(64) Trouble-Ridden Education of Crown Prince

By Yang Sung-jin

In a poll released last week in the U.S., 53 percent of those surveyed by Public Agenda described children in the U.S. as “rude, spoiled and lazy.”

Surveys conducted elsewhere would probably produce similar results. Kids are seldom courteous as they could be in the eyes of wary parents, be they American or any other nationality.

Unruly children were sometimes a serious headache for the Choson royal family and court officials — especially when the child in question was a Crown Prince preparing to take over the throne.

For instance, officials filed an appeal to King Yongjo in October of 1740, seeking to begin the education of the young prince: “Since the Crown Prince has reached the age of six, he is required to attend formal lectures immediately.”

Persuading a six-year-old child to study difficult Chinese classics would be far from easy under any circumstances, especially in the case of Yangnyong Taegun (1394-1462).

Yangnyong, the eldest son of King Taejong, was named as Crown Prince in 1404. At age 11, Yangnyong remained uninterested in the so-called royal education.

In June of 1405, Saganwon (Office of Censor-General) duly put forward a formal suggestion to King Taejong regarding the mischievous future king: “It is deeply regrettable that the Crown Prince is absorbed in mischief and play, while showing no interest in his studies.”

Yangyong was unmoved by this warning and continued to live a life of leisure, frustrating court officials.

King Taejong, worried about Yangnyong’s education, decided to take stern measures. On Oct. 21, 1405, the king ordered the cudgeling of the eunuch who served Yangnyong.

Slap the Eunuch!

The rational was simple: The crown prince couldn’t be cudgeled in consideration of his noble status, even if he was responsible for the slow progress of his own study.

The only solution, therefore, was to punish the lowly eunuch instead of the intractable crown prince in a show of the king’s strong will to “teach” royal principles.

At the insistence of Saganwon, King Taejong finally fixed his son’s study hours in December, 1408.

“The crown prince should attend regular study sessions twice a day and the supervisor in charge must provide detailed records of what he learns in each session. If the prince fails to achieve his daily targets, punish his supervisor,” the king ordered.

In 1409, two local chiefs presented arrows and bows to Yangnyong as gifts, unaware that the court was preoccupied with the prince’s education and that hunting was definitely not part of the curriculum.

Sahonbu (Office of the Inspector-General) immediately filed an impeachment charge against the gift-givers, Park Shin and Kim Kye-ji: “These officials induced the prince to ignore his studies by presenting him with hunting equipment.”

But the king did not punish the local chiefs in question. Instead, King Taejong ordered the prince to practice archery in the court, which sparked strong opposition from disgruntled officials.

“If crown prince is allowed to study and practice archery at the same time, he may pay little attention to his studies in the future. Let him focus on learning until next year,” high-ranking official Min Sol said.

Yet the king, who was a military officer himself before ascending to the throne, remained firm in his convictions that “Powerful and courageous kings can easily dominate subjects while weaklings are likely to fail.”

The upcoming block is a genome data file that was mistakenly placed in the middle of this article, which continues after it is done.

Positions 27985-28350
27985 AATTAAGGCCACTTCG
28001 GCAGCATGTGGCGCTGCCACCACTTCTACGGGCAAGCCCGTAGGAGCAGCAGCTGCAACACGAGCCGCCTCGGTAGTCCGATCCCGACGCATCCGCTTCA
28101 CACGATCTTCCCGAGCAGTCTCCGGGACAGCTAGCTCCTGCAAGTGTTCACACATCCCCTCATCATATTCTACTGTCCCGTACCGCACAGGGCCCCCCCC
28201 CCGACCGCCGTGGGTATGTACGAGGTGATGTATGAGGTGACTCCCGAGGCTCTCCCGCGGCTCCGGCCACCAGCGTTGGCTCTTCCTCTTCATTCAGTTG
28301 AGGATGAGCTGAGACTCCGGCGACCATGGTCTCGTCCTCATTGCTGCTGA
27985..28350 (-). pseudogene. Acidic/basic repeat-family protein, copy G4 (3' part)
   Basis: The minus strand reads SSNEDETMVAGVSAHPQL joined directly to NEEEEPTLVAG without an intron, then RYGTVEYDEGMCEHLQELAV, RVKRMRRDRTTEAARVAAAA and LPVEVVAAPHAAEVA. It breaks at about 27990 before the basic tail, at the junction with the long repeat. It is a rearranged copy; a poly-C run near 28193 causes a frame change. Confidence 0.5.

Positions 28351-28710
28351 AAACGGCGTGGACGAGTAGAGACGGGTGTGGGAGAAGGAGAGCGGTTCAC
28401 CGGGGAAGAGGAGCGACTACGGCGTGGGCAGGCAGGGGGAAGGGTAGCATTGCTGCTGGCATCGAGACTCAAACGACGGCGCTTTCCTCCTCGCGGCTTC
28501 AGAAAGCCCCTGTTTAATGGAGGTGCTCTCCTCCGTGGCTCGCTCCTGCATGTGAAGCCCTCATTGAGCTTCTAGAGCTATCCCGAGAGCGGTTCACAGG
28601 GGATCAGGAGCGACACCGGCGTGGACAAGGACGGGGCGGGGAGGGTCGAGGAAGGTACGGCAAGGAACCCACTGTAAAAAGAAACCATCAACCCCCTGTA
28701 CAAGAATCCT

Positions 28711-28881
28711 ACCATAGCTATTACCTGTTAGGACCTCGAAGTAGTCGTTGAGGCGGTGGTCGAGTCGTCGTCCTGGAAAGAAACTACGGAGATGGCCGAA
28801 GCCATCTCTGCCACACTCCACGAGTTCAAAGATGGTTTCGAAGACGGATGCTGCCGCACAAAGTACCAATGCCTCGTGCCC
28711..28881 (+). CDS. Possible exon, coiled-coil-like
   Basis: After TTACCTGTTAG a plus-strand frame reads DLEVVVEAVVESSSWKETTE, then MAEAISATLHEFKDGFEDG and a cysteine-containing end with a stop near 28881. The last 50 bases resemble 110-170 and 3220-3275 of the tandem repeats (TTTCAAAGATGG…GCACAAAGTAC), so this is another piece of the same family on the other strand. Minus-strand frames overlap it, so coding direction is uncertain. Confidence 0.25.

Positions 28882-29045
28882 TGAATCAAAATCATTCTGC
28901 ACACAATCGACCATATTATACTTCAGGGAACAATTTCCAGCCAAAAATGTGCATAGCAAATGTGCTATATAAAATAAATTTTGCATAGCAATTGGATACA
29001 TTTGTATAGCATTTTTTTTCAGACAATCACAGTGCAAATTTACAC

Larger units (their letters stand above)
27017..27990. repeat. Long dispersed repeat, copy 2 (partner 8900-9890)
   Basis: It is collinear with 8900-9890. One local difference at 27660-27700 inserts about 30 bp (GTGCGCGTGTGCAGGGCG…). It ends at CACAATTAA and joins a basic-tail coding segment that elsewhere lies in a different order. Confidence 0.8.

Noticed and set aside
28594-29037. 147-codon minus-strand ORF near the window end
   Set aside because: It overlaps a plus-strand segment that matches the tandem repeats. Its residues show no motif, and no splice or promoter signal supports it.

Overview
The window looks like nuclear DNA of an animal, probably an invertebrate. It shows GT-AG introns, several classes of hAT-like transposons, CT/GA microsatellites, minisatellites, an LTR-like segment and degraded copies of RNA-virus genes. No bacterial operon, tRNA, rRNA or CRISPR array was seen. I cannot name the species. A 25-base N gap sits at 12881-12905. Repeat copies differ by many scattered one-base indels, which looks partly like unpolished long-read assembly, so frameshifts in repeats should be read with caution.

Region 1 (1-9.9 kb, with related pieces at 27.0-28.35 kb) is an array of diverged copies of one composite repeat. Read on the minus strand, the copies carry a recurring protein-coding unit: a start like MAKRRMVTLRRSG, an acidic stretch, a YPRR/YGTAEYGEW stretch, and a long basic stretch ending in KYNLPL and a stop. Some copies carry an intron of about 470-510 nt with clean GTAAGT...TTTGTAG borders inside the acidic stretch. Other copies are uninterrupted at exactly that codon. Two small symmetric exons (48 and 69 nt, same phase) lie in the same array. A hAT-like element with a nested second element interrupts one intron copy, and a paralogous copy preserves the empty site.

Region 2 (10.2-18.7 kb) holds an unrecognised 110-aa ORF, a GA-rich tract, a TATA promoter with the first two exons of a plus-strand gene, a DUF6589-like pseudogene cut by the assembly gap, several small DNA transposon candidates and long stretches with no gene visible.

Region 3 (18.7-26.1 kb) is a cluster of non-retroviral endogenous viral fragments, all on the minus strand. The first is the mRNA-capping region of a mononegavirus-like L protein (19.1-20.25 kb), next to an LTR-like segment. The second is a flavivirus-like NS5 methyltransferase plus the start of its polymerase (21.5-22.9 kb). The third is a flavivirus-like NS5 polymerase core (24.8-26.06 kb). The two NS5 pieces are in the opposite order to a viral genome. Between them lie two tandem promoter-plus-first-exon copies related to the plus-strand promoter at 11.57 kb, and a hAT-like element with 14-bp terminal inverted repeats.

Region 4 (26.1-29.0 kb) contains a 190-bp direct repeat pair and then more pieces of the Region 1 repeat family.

Despite the enthusiastic efforts by the king and his officials, Yangnyong made little progress in his studies.

On May 19 of 1412, Saganwon filed an appeal which shed light on the everyday life of the prince: “It is high time for the prince to study hard. But looking into the records of the prince’s activities, we find he has rarely persisted in his studies for five days in a row.”

Mission Impossible

In the appeal, Saganwon said the prince may show more diligence if five royal teachers take turns giving the lectures in an effort to pique the interest of the bored royal student.

In November of the same year, the king was reported on the new obsession of Yangnyong: falconry and wayward night life. It turned out that flattering officials had given falcons to the prince as presents.

In 1418, the trouble-making prince, aged 24, had still not ended his unruly behaviors. He took an official’s concubine as his own mistress and attempted to bring in her into the court. But the scheme was exposed and the concubine was kicked out, having given birth to Yangnyong’s child.

According to the Annals, King Taejong deeply regretted that he had raised such “unqualified” prince, shedding “a shower of tears.”

On June 2 of 1418, court officials, Sahonbu and Saganwon issued a joint statement calling for the withdrawal of Yangnyong’s crown prince status.

Four days later, the king decided to give up on Yangnyong and delivered the final message: “Although you are wild, I have long wished you would change into a new person. How come you refuse to repent? Since every official calls for you to give up your status as crown prince, I have no other choice but to comply. You yourself have invited this misfortune.”

King Taejong conferred the status of crown prince on his third son, Chungnyong Taegun, who later became King Sejong, one of the greatest monarchs in Choson history.

In hindsight, King Taejong’s painful efforts to choose a suitable successor among his children bore fruit in later years.

King Taejong’s ordeal is undoubtedly an exceptional case. But being a parent is always tricky since it means taking on a great deal of responsiblity.

It is hardly surprising that in the Public Agenda poll in the U.S., about half of those surveyed said parents were to blame for their children’s lack of civility and morality.